In 2019, the Kalamazoo Community Foundation (KZCF) Scholarship team explored how to remove barriers for local high school students looking to further their education and reach full potential. The team took on the challenge of re-evaluating the requirements and application scoring measures for one of our biggest scholarship – The Clarence L. Remynse Scholarship.

"The goal of our scholarship program is to help students – especially students with fewer resources – make their college goals a reality," said Laura Galaviz, scholarship officer at KZCF. "Unfortunately, a lot of our evaluation tools were not necessarily set up to identify students who showed the drive, ability and potential for success in higher ed, but more so to reward students who had risen to the top of their classes in high school."

Remynse Scholarship recipients can receive a $7,500 maximum award that can be renewed for up to three years, making it the largest scholarship offered at KZCF.

"The Remynse is our largest scholarship both in number of recipients and award amount. It seemed to make sense that starting with that scholarship would help us see how much of an impact we could make by expanding our thinking around excellence," Galaviz said.

"Don’t lower the bar, lower the barriers"

The team's new approach was inspired by Nadira Foley's book, "A Radical Plan to Combat Inequality in College Admissions." She challenges institutions to use resources to cultivate the best students as opposed to simply finding them. Through research, school visits and interviews with teachers and counselors, the team identified common barriers in traditional scholarship requirements: transportation and limited home resources, school curriculum and activity offerings.

Lack of access to transportation limits participation in extracurricular activities, volunteer opportunities, SAT prep or tutoring. Limited financial resources blocks students from participating in these activities, especially if they act as a caregiver for a younger sibling or help support their family with a part-time job. Barriers are also created when schools are not able to offer a variety of extracurricular activities and Advanced Placement classes.

With these barriers in mind, the Remynse application scoring measures were revised to include criteria such as perseverance, growth, initiative, character and impact. Now, scoring does not factor in standardized testing. Extracurricular activity scoring takes into consideration work experience during the academic year, student impact and demonstrated performance improvement. The essay prompt also reflects this newly adopted criteria.

"When we have a very traditional view of what excellence is, we inadvertently reinforce and even widen the achievement and wealth gap," Galaviz said.

Galaviz emphasized the changes aren’t meant to exclude the students who have traditionally done well in Remynse scoring. The goal is to create a more inclusive understanding of what "excellence" means. It’s a balance of investing in students who have achieved academic excellence and whose excellence looks different from the traditional model.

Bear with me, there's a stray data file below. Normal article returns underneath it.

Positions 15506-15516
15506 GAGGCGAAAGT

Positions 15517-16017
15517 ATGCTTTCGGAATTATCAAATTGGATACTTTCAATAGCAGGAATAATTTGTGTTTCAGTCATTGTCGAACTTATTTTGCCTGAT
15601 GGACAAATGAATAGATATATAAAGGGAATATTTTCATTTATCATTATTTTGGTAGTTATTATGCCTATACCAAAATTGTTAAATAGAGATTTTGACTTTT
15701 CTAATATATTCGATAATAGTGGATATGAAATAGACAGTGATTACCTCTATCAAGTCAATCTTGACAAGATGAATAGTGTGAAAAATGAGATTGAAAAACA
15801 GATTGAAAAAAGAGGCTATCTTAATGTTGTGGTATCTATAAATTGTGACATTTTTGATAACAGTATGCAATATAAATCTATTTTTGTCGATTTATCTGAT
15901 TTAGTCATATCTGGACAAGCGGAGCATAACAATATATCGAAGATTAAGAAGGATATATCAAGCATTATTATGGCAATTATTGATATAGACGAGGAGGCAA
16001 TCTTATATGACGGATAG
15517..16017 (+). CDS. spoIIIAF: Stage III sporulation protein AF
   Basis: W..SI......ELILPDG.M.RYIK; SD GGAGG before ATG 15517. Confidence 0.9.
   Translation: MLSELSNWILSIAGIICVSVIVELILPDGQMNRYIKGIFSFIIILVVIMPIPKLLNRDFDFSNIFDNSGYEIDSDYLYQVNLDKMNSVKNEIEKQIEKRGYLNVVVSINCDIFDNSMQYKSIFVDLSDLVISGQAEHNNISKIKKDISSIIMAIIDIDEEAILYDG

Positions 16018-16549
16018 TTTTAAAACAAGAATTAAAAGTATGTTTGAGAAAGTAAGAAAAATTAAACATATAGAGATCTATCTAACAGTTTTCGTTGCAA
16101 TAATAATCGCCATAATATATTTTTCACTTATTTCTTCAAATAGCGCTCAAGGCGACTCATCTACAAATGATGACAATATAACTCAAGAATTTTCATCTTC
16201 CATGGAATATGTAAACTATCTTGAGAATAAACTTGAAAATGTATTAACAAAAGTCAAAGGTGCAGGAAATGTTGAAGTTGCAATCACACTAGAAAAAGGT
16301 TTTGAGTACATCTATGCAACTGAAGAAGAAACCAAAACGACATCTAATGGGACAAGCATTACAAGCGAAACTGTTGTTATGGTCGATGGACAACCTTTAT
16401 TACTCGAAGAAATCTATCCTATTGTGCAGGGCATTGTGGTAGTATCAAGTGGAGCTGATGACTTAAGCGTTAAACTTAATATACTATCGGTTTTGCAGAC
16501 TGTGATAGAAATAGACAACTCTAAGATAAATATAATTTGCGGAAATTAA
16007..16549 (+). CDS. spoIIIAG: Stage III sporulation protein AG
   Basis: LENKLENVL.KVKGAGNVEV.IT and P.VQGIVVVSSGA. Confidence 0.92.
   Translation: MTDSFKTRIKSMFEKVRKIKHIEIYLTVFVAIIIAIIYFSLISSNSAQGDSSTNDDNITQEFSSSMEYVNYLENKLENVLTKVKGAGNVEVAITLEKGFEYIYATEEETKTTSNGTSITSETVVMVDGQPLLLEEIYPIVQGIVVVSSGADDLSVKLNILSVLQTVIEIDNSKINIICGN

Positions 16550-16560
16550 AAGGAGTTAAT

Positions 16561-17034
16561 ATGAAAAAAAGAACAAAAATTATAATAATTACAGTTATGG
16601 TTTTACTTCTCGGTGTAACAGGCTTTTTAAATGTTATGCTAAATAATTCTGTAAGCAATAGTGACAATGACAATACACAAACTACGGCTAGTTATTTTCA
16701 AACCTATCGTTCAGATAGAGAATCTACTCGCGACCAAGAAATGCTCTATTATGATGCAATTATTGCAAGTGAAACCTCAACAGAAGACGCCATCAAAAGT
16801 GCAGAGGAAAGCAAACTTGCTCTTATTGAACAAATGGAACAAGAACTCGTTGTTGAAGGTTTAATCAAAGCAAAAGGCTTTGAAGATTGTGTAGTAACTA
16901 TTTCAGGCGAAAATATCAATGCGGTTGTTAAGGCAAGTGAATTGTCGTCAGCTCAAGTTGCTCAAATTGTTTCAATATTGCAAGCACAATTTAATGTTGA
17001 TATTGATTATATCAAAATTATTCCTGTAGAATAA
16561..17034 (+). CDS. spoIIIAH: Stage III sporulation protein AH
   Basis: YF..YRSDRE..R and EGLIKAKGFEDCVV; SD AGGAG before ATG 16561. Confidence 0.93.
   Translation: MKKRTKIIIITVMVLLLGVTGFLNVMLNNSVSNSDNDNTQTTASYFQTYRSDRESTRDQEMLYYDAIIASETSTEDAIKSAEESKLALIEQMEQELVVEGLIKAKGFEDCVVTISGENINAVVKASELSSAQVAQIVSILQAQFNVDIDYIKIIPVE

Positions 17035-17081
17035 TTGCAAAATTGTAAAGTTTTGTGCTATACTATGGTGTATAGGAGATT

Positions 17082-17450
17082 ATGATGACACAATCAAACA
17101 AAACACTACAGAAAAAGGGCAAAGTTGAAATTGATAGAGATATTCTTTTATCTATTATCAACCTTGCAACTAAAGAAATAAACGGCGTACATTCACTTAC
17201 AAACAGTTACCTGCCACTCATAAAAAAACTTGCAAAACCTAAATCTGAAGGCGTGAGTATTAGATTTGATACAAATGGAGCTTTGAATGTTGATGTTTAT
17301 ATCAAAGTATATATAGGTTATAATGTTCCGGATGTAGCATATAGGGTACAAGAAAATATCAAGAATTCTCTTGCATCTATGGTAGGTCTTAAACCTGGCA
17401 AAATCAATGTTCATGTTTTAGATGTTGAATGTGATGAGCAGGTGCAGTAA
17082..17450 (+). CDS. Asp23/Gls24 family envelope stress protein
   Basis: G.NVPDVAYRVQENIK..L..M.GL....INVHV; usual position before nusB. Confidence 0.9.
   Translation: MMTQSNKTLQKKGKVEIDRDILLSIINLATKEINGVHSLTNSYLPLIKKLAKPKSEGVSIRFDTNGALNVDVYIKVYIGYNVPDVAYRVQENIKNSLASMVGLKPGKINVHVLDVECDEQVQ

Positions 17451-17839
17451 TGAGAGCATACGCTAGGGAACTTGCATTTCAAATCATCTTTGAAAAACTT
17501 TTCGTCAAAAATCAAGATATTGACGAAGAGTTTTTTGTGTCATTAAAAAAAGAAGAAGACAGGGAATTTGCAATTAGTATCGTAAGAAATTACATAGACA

"I wanted to look at scholarships more holistically, not solely as a reward for a great GPA and a lot of activities – which are admirable achievements, but not the only determiner of post-high school success," Galaviz said. "This was a way of increasing equity by supporting students who could clearly succeed in college, but perhaps encountered barriers in their K-12 journey that made it difficult to compete with other Kalamazoo County students who didn’t have the same barriers."

The results were encouraging, with improved diversity of applicants. Of the top 35 applicants, 37% identified as people of color, up from 19% in 2018.

Aside from scoring, the team also re-evaluated how they were informing students about scholarship opportunities. A change in outreach strategy led to increased applicant representation from previously underrepresented school districts in the county. In the latest application round, of the largest districts, Portage Schools represented 20% of the final candidates and Kalamazoo Schools represented 25% of scholarship semi-finalists. The remaining 55% were distributed relatively equally among the other districts.

And after 10 years of the scholarship only being open to graduating high school seniors, Remynse was extended to first-year college students in 2019. Without that change, local college students like Jeztrelle Abella would have been excluded.

Reimaging Excellence

Jeztrelle Abella, a first-year Pre-Law student at Kalamazoo College, is one of this year’s Remynse recipients and among the top 10 highest scoring applicants.

She knew the Remynse scholarship was an opportunity to help her reach her dreams of pursuing law or nonprofit work. Abella, who was born in the Philippines and grew up in Kalamazoo, wants to use her multi-cultural background to help others and improve representation in the field of law. "You don’t see many people of color in law," said Abella. "And I think being bilingual will give me an opportunity to help more people."

She is proud of everything she was able to achieve as a high school student, including graduating summa cum laude from Comstock High School. She even held a full-time job during the school year, while friends and family helped her along the way.

"My friends definitely played a role in my success. I was surrounded by like-minded people who encouraged me and helped me to always do my best," Abella said. "And my mom of course. She was my biggest supporter."

Because Abella’s mother did not attend American schools like she did, there were some challenges when it came to navigating the education system. "My mom, just being present and making sure I had what I needed, was a big support," Abella said.

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